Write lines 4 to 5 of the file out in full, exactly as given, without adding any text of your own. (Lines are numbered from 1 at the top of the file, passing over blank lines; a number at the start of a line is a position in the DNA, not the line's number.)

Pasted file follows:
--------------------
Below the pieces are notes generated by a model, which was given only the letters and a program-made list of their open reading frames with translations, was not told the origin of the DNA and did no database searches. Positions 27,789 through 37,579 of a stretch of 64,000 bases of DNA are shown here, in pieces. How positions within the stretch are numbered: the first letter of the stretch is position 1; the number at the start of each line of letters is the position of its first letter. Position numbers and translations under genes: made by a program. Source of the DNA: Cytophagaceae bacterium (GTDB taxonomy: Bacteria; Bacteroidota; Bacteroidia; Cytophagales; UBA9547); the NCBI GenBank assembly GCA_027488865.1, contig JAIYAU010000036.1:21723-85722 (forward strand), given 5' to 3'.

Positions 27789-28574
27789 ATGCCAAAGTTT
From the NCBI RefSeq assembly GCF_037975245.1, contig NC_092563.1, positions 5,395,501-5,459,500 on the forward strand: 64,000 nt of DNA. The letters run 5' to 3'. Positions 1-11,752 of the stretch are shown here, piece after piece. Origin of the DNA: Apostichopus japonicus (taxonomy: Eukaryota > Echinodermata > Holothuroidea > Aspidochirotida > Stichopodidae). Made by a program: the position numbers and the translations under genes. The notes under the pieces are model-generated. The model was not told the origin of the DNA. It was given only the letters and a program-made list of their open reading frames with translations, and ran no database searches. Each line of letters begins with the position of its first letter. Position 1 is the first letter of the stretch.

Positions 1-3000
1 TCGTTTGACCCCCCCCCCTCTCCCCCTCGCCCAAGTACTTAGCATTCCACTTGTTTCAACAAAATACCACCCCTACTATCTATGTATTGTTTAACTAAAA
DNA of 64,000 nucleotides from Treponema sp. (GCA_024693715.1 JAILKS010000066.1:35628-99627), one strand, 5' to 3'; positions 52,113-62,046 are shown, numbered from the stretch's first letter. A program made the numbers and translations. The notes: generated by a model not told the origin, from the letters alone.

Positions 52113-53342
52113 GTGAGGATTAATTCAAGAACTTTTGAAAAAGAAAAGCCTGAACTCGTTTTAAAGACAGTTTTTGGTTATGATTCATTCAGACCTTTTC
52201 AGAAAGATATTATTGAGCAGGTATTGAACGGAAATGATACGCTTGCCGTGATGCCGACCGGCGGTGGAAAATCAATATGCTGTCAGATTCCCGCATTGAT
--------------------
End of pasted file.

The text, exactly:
From the NCBI RefSeq assembly GCF_037975245.1, contig NC_092563.1, positions 5,395,501-5,459,500 on the forward strand: 64,000 nt of DNA. The letters run 5' to 3'. Positions 1-11,752 of the stretch are shown here, piece after piece. Origin of the DNA: Apostichopus japonicus (taxonomy: Eukaryota > Echinodermata > Holothuroidea > Aspidochirotida > Stichopodidae). Made by a program: the position numbers and the translations under genes. The notes under the pieces are model-generated. The model was not told the origin of the DNA. It was given only the letters and a program-made list of their open reading frames with translations, and ran no database searches. Each line of letters begins with the position of its first letter. Position 1 is the first letter of the stretch.

Positions 1-3000